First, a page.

The detained men were found in a “compromising situation in their dance and shameful movements” an official said. A birthday cake and candles were also discovered in the residence.

Even more worrying for the official were the men’s untraditional hairstyles and dress, which he urged parents to monitor as they can apparently “lead to immorality and even homosexuality”.
It's the hairstyles -- at birthday parties. In typical fashion, nobody knows who the men were, how many there were, their ages or what will become of them -- other than they've been sent to police for investigation.

Many Saudis mocked this action on Twitter and here's a solitary remark about this on the Saudi Gazette coverage of the incident:

So funny as always!
Good for Haia! Western Muslim audience always enjoys these entertaining news items about them abusing women and men for harmless activities or clothing, and stories of Arab men crying or screaming because a women does not wear a bag with a slit for her eyes...
Western Muslims and Western atheists, alike. It would be hilarious if it didn't ruin people's lives.

Here's Mufti Ismail Menk -- who also believes gay people are filthy and their consenting sex act is tantamount to rape -- talking about what a drag it is to convince his kids they cannot have birthday parties because it's not properly Muslim. Skip ahead to 1:49 for an interesting theory about what the candles on the cake is really all about.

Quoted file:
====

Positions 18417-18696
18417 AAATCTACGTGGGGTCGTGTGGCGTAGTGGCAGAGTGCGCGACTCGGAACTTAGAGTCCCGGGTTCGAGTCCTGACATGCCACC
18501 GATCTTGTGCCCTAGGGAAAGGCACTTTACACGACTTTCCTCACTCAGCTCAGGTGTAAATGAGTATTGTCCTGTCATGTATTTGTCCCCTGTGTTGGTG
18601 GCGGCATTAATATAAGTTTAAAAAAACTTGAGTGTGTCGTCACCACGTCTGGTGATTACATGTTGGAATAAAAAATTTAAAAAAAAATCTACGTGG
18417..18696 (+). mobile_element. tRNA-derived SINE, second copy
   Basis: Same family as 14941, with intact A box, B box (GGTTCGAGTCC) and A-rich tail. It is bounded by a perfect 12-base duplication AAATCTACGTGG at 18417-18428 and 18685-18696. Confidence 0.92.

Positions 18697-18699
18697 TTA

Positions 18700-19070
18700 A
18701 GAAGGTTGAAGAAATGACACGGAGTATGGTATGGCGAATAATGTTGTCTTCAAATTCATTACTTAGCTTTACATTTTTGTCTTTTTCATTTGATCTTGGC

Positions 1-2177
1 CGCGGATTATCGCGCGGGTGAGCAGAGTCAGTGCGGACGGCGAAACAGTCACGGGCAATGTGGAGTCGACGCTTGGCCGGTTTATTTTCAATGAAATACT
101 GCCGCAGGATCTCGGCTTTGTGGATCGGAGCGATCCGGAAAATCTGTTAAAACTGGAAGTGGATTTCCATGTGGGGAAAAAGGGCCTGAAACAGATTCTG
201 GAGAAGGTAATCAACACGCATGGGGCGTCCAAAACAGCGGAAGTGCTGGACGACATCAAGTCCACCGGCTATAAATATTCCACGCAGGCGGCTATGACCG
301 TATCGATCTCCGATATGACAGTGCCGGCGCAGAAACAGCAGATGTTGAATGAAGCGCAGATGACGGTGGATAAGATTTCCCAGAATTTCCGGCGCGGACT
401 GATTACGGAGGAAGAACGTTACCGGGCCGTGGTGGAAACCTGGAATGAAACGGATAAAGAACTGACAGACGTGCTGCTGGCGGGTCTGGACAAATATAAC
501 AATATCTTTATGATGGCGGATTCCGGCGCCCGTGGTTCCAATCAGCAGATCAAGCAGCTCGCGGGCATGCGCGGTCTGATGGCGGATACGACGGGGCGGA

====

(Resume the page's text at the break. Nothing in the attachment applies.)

Interesting. The folks over at Wikipedia also present some other fascinating theories. Does Menk seriously believe that anyone in our modern age actually thinks of the candles as meaning anything more than a symbol of how many years old the person is? I mean, really.

I wonder how he feels about using the star and crescent symbol after the Jews, Moabites and practically everyone else have had their way with it?

Are we just against anyone having any fun outside of a purely Muslim religious context?

It's okay, I don't have a problem with people not celebrating birthday parties because of their religions. Might I just suggest that arresting them may be a tiny bit of an overreach and a violation of their human rights?

Wednesday, 25 February 2015

What Happens To Canadian Politicians Who Say They Don't Believe In Evolution